When we think of advanced dog training, we are apt to consider guard dogs or therapy dogs or any other canine specialty training. Any time you teach your own family dog more than the basic sit, stay, come, heel — you are using advanced methods.
Your dog doesn’t have to do everything flawlessly, but the time you spend teaching him tricks and particular behaviors is something he will continue to enjoy, and that will just add to the close bond between you. If you make it fun, training time is a favorite activity for your pet. He loves one-on-one attention and praise when he does something right.
Teach your dog to shake hands. Have the dog in a sit position facing you and gently tap on the top of one of his front feet. After a few times, he will raise the foot because the taps are strange for him. As soon as that happens, you gently take the paw in your hand, shake up and down a couple times saying “shake” and then praise your dog as if he’s the best animal in the universe.
It will take a few days for him to get the connection. Once he understands what you mean when you say “shake”, remember to reinforce the training by asking him to shake here and there during the day. As he becomes more used to doing it, start extending your hand just before you say “shake”. Before long, you won’t have to say anything — just extend your hand.
If you want to take it farther, once he masters shaking with one paw do the same training with the other paw using the command “other hand”. It’s a bit more challenging but not hard to do.
It is not true that old dogs don’t learn new tricks. Keep your training sessions short, and fun and any dog who has mastered basic obedience will respond well to advanced dog training methods.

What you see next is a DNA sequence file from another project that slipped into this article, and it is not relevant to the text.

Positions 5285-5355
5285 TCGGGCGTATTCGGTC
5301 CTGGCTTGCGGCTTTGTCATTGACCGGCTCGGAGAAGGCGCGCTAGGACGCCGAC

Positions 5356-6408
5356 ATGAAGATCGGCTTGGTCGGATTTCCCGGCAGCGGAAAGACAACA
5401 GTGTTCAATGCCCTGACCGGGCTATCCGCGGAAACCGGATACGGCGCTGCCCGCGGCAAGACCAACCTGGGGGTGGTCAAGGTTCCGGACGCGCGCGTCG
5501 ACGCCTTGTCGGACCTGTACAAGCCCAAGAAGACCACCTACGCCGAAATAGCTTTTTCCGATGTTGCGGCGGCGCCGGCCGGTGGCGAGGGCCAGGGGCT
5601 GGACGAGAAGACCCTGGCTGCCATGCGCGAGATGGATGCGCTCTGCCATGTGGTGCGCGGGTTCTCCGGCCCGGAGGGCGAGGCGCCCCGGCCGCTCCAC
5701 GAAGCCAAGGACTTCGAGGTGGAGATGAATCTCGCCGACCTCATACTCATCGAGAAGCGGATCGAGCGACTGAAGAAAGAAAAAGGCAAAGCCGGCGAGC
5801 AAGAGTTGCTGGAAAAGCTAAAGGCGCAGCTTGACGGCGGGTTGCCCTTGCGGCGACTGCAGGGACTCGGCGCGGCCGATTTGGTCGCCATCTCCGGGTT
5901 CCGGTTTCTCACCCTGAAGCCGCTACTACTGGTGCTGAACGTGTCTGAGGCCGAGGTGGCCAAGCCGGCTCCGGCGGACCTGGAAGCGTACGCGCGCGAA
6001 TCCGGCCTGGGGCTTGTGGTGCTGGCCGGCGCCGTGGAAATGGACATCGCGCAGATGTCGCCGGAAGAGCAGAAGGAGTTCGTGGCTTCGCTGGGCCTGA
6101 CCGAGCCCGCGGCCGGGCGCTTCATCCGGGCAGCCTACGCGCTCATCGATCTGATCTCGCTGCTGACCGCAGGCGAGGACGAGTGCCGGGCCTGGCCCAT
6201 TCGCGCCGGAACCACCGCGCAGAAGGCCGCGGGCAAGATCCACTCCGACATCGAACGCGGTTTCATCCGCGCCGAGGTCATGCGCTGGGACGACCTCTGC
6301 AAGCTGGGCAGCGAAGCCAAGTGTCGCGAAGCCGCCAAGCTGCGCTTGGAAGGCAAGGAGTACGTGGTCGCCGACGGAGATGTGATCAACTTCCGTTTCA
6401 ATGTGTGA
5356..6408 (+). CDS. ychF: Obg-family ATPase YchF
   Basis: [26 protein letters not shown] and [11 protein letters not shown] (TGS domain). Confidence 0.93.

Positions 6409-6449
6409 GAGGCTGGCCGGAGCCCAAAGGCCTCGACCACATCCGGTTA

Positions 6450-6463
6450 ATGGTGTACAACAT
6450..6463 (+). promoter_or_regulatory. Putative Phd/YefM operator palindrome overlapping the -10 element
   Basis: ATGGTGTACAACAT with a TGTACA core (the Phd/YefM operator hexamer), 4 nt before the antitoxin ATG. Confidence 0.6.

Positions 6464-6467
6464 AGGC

A Quick Introduction to Service Dog Training
Service dog training is one of those highly specialized areas of dog training which really requires an expert. If you have a lot of experience training dogs or have specific experience in service dog training, then you may be able to do it yourself but if you haven’t then an expert is needed. Every kind of training has its own difficult areas, things to look out for, and special techniques; when a dog is going to be doing a job such as assisting a disabled person in some way then they need the best foundation possible, and that is something an expert will provide.
There are many kinds of a task which a service dog, assistance dog, or guide dog, as they are sometimes called, might be required to do. In each case, they are trained to assist a disabled person and take over the tasks which that person is less able, or unable, to perform. In all cases, a balanced, fit, patient and intelligent animal is required; which rules out some breeds.